New moon to full moon
The new moon occurs when the moon is positioned between the earth and sun. The entire illuminated portion of the moon is on the back side of the moon, the half that we cannot see.
At a full moon, the earth, moon, and sun are in approximate alignment, just as the new moon, but the moon is on the opposite side of the earth, so the entire sunlit part of the moon is facing us. The shadowed portion is entirely hidden from view.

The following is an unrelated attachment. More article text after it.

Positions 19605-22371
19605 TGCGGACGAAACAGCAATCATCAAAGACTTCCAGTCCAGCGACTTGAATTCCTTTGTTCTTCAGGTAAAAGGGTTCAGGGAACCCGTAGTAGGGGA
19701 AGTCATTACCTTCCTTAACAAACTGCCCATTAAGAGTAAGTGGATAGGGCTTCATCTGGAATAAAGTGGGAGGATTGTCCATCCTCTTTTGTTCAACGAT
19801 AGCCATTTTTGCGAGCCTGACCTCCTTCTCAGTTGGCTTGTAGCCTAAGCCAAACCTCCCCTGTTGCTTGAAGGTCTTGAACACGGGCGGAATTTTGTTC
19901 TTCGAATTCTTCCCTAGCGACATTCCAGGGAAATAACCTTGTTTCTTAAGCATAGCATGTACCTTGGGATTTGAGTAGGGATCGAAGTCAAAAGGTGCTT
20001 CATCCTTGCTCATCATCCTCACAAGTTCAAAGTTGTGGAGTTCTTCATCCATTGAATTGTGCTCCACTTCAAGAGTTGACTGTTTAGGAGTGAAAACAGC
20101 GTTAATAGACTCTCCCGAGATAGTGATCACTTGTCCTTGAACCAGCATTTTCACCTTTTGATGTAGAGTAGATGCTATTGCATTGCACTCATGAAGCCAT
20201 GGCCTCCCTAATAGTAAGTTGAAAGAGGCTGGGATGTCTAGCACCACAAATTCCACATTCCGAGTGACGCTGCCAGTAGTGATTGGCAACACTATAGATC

The first quarter and third quarter moons (both often called a “half moon”), happen when the moon is at a 90 degree angle with respect to the earth and sun. So we are seeing exactly half of the moon illuminated and half in shadow.
After the new moon, the sunlit portion is increasing, but less than half, so it is waxing crescent. After the first quarter, the sunlit portion is still increasing, but now it is more than half, so it is waxing gibbous. After the full moon (maximum illumination), the light continually decreases. So the waning gibbous phase occurs next. Following the third quarter is the waning crescent, which wanes until the light is completely gone — a new moon.
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